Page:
On December 2, 2009, the Scottish club Celtic beat the Israel side Hapoel Tel-Aviv 2-0 in the group stage of the Europa League (Europe's second-tier club competition). Despite the victory, Celtic was eliminated and Hapoel moved on.
In the summer of 2015, the Scottish Cup champions will play a pair of second-round qualifying matches for the Europa League. They will be spared the indignity of entering in the first round. (If the Scottish Cup winners also qualify for either the Champions League or Europa League due to their placement in the league, this statement applies to some other club, but let's ignore that for now.)
How are these two things related? Well, Scotland is the 23rd-ranked European country in terms of club football for the purposes of the 2015/6 Europa League, and Sweden is the 24th. The 23rd-ranked program sends its cup champion to the second round, while the 24th-ranked nation's cup champion has to play an extra home-and-away series. The ranking is based on the 5-year span from 2009-2014, and (for reasons I'll explain later), the Celtic win contributed 0.333 to Scotland's coefficient for the year, which affected the next five years. Scotland's ranking for 2015/6 is 16.566, while Sweden's is 16.325. Without that "meaningless" Celtic victory back in 2009, Scotland's ranking would have dropped to 16.233 and Sweden's Cup winner is the one who would have the first-round bye. (Israel would have also leapfrogged Romania into 16th place had H. Tel-Aviv won, but the 16th and 17th placed nation's teams are treated equally in next season's European football.)
I started thinking about UEFA coefficients in detail after reading an article about Celtic's new manager, Ronny Delia, and his complaints about having to enter at the second round of Champions League qualifying. "It is stupid the Scottish coefficient is not regarded as good enough," he said. "We maybe have one good team but the other ones are dragging that team down."
That got me to look at how Scotland's coefficient is calculated, and the extent to which other teams, are, in fact, dragging Celtic down. The specific complaint Delia had was about the 2014/5 season. For that season (the current one), the rankings are determined based on play from 2008-13. Scotland's ranking is 15.191, good enough for 24th. If I added correctly, Celtic produced 8.9 of those points, or more than half, even though they were one of as many of 6 teams whose performances were averaged together.
If you consider Celtic as its own nation, they would have had a UEFA coefficient of 43, good enough for 10th place on the list. The 10th-place nation's champion proceeds directly to the group stage, skipping the three qualifying rounds and the playoff round. I think Delia is arguing that would be a fairer fate for Celtic.
But, wait! How did Celtic acquire those (hypothetical) 42 points? In 2008-09, they picked up 7 points for their participation in the Champions League group stage, but failed to advance. In 2009-10, they were knocked out of the Champions League in the playoff stage (after advancing through one qualifying round), which bounced them into the Europa League, where they lost in the group stage. Despite not making it to the Champions League group stage, nor advancing in the Europa League, they got 7 points, the same as the previous year. In 2010-11, they were knocked out of both the Champions League third qualifying round and the Europa League playoff round, but picked up 2 points by winning one leg of each round. In 2011-12, they got 7 points for their performance, which saw them fail to advance past the Europa League group stage. In 2012-13, their most glorious recent year, they got 20 points when they advanced to the round of 16 in the Champions League. Four of those points were for victories leading up to the group stage.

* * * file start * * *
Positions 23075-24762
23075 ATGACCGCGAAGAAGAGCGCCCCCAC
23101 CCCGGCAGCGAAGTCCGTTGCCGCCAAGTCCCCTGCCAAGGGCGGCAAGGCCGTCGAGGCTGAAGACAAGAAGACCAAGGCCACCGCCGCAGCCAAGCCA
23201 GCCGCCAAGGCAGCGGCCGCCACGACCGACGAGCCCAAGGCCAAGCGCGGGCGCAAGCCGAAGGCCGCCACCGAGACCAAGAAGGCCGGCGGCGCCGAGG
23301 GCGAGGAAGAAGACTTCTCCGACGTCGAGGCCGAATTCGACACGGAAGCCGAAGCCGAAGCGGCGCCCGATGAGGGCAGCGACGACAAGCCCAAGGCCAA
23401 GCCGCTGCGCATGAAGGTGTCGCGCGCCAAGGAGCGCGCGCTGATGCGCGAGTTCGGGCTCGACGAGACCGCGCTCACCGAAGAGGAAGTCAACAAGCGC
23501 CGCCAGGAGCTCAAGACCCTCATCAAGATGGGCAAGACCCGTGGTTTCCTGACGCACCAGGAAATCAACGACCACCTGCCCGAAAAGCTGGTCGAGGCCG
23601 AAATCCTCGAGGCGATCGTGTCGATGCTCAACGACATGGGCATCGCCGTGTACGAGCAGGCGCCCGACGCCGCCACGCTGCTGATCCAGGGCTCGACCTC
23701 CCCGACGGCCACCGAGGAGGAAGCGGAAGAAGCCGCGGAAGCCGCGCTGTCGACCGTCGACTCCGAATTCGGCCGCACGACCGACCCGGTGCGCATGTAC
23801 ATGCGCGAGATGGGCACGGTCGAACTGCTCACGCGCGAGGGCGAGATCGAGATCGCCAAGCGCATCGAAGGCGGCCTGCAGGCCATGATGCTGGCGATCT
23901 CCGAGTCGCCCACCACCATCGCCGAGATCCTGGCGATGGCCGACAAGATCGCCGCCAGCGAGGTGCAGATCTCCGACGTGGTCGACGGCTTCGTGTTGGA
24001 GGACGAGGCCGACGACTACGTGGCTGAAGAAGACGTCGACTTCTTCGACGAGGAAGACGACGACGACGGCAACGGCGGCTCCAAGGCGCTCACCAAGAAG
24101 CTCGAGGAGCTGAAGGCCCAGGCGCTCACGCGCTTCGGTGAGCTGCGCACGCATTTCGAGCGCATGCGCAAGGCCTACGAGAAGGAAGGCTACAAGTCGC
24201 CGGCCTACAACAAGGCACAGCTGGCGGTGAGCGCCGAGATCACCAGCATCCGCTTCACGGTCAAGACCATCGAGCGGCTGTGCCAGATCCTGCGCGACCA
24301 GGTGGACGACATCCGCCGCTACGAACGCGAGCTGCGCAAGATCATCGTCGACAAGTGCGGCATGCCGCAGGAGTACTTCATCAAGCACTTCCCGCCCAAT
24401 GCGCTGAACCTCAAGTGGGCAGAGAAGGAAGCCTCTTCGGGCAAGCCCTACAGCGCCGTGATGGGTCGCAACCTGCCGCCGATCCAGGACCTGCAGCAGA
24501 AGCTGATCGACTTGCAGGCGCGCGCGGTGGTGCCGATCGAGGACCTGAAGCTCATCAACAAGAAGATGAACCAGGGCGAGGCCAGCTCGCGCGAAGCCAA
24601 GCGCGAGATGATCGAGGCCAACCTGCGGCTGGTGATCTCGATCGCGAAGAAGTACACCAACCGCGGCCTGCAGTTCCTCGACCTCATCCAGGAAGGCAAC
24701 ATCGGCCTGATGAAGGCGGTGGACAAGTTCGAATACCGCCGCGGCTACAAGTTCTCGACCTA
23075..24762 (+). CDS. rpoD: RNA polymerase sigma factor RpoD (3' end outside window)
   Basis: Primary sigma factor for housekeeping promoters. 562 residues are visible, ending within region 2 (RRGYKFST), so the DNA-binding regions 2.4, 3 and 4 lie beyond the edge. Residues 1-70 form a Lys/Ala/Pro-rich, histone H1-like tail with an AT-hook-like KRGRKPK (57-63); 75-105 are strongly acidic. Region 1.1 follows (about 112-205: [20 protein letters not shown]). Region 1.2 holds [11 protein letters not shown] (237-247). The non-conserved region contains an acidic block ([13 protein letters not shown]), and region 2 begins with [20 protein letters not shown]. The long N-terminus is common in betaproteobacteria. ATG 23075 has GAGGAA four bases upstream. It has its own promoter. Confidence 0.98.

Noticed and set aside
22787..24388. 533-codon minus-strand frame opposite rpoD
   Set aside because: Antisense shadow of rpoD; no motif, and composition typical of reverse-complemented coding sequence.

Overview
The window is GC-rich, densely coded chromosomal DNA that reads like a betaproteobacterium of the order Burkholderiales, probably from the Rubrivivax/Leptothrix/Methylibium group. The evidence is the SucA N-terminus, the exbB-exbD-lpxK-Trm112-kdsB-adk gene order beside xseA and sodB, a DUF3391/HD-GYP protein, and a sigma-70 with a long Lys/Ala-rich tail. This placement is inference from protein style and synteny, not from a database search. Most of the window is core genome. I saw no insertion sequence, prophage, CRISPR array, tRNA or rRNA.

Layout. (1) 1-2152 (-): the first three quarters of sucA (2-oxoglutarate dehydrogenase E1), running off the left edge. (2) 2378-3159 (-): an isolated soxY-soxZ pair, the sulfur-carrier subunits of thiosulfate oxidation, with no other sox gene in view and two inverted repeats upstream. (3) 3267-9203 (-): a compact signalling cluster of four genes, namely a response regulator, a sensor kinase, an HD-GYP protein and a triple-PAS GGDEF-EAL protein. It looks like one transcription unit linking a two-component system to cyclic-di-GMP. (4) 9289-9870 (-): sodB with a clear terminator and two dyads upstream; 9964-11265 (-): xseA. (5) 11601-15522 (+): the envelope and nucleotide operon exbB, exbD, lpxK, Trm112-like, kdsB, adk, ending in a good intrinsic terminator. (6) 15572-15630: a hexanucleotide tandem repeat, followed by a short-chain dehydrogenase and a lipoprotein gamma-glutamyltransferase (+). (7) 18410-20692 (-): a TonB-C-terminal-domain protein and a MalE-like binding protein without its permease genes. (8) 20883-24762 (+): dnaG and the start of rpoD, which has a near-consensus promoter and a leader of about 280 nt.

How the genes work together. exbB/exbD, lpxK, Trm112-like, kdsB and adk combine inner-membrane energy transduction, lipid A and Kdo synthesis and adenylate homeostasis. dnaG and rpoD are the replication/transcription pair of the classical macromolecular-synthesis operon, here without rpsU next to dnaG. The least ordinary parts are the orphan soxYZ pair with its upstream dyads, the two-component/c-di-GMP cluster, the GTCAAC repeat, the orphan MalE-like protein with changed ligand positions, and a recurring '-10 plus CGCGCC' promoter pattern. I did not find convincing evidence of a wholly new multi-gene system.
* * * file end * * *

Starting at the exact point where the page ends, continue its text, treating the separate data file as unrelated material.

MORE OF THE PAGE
So despite the fact that those 42 points means Celtic "deserved" to be in the Champions League group stage, many of those points (19 of them) came from parts of the competition below the CL group stage. On the other hand, if we magically place Celtic in the CL group stage every year, and assume they lose every game in years where they didn't actually qualify, they still earn 4 points/year for CL group stage participation, which gives them a total of 31 points, good enough for becoming the 13th-ranked "nation," and yes, automatic entry in the group stage.
There are two kinds of feedback going on here. The positive is that being a highly-ranked nation makes it more likely that your teams will end up in the group stage, where they earn points for being in the group stage. The negative is that higher-ranked nations have teams play in fewer matches (by skipping qualifying), so they have fewer opportunities to get points. I'm curious how these feedbacks balance each other out. I suppose if they didn't, we would see a lot of oscillation in national rankings. I'm not sure if that happens or not.
I think there's an opportunity for an interesting mathematical analysis of the way in which the UEFA coefficient ranking differs from an ideal ranking. Assuming you want to stick with the UEFA rate-the-country approach, there's probably still a better way. Searching the mathematical literature, I found one 2005 paper on the UEFA coefficient. I will go read that paper, but there's probably room for further research.